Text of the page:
The city looks great from all angles, but we think the view from the sea is truly special. As you take to the water with Dublin Bay Cruises you’ll have a chance to spot landmarks like the James Joyce Museum in its Martello Tower or see Howth Head rising from the sea. The kids can count sightings of gulls, herons and geese as you pass Ireland’s Eye and watch out for the friendly seals by Dalkey Island.
Malahide Castle and Gardens
Head north of the city to coastal Malahide village to find Malahide Castle and Gardens. You can tour the medieval castle, roam 260 acres of parkland and visit the Talbot Botanical Gardens to see plants from around the world. The West Lawn is the big draw for little ones, with its Fairy Trail and enchanting Butterfly House. At the playground (one of the best in Ireland according to the Irish Times) you’ll want to try out the mega bouncy seesaws or brave a go on the zip line.
St Anne’s Park and Rose Gardens
St Anne's Park and Rose Gardens is Dublin’s second-largest park and one of Clontarf’s most popular spots. With a duck pond, playground and ornamental follies like the Herculean Temple, a trip to the park can easily fill an afternoon. Follow the trails, stop and smell the roses in the gardens and see how many trees you can name in the Millennium Arboretum. Pause for a picnic or check out the remote-controlled model car track. You can search the stalls for a treat at the Saturday food market, while Olive's Room at the Red Stables is the place for takeaway coffee.
Make a splash together
Aquazone at the National Aquatic Centre
The indoor water park at Aquazone is a blast for all the family. Try some indoor surfing at the FlowRider or just float along the lazy river. The Masterblaster, Green Giant and Black Hole (three of Ireland’s most thrilling water slides) will keep the energy up. Top off your adventure on a lifelike Pirate Ship that features slides into the surrounding water. Jacuzzis are on hand too for parents looking to recharge the batteries.
A walk across the famous Ha’penny Bridge provides a handy way to cross the Liffey and an irresistible photo opportunity. But why be ordinary and just walk over it, when you can experience the 200-year-old span in a new way? An extra safe City Kayaking trip gives you the only chance to paddle underneath and see a different side of the capital’s iconic bridges. This leisurely glide down the River Liffey on ‘sit on top’ kayaks is a special family adventure you’ll be talking about for ages.
Don your (plastic) helmet, practice your Viking roar and get on board a distinctive, yellow amphibious DUKW vehicle for one of Dublin's most memorable sightseeing tours. Viking Splash Dublin tours are first and foremost a bit of fun (the guide encourages you to yell as loudly as you can) but there's plenty of historical tidbits too. You'll go by most of the main sights before taking to the water at the Grand Canal Basin, right by U2's old recording studios.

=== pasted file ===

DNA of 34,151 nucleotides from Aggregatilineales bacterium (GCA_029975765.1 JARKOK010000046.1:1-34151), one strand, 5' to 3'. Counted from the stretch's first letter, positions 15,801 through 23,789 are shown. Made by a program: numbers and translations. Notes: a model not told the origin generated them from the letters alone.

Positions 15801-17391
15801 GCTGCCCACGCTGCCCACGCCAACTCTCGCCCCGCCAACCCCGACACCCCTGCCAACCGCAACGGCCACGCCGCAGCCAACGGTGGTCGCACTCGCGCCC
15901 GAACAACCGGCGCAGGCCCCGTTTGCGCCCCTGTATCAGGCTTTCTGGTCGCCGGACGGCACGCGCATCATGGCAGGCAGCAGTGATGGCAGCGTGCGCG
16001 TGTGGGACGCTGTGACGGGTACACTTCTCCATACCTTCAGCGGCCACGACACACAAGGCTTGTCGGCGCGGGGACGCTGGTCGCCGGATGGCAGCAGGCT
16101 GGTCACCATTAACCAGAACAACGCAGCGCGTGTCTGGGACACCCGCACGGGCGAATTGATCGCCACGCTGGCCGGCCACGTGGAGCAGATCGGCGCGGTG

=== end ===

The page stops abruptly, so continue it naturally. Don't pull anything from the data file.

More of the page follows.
Free things to do
National Gallery of Ireland
The National Gallery might be the country's most important art gallery, but it doesn't forget that art is for everyone, not just grown-ups who like to nod sagely in front of their favourite paintings. There are family-friendly tours of the permanent collection on Sundays that are specially designed for young audiences, as well as a monthly tour that is exclusively for new parents and their babies. There's a dedicated space in the atrium for kids to tap into their inner artist, while on Sundays there are free, drop-in workshops were kids are taught the basics of how to draw and paint.
National History Museum
One of the most popular museums in Dublin for families is the Natural History Museum, where prehistoric skeletons and Victorian cabinets stuffed with specimens have been enthralling visitors of all ages since Scottish explorer Dr David Livingstone declared it open in 1857. The collections in the 'Dead Zoo' are divided between the Irish Room (where you'll find the skeletons of three 10,000-year-old elk), the World Animals Collection (highlights include chimps, apes and human skeletons as well as a 20m-long fin whale found in Sligo) and the Blaschka Collection, made up of glass models of marine creatures. At the Discovery Zone visitors can handle taxidermy specimens and rifle through open drawers.
Entrance to the Chester Beatty museum and its wonderful collection of ancient books and beautiful artefacts is free, but the real draw for families is the varied selection of classes and activities. Kids and adults can learn about a bunch of fascinating subjects from how to draw the perfect horse to the music of the Middle East, while activities range from silk weaving to Qi Gong in the rooftop garden.
St Stephen’s Green
In the heart of one of Dublin’s busiest neighbourhoods and right beside Grafton Street, leafy St Stephen’s Green is made for a family walk or picnic. Once a private park available only to those who rented keys, it was gifted to the city in 1880 and has been free to enjoy ever since. Kids can feed the ducks in the pond or run around in the playground, while the inviting paths and nicely landscaped gardens provide a leafy escape for everyone. As you wander, 15 commemorative statues and memorials dotted about the park add the odd teachable moment along the way.
Dublin is jam packed with family friendly activities to explore. To keep up to date with the latest happenings, check out festivals and events in Dublin now.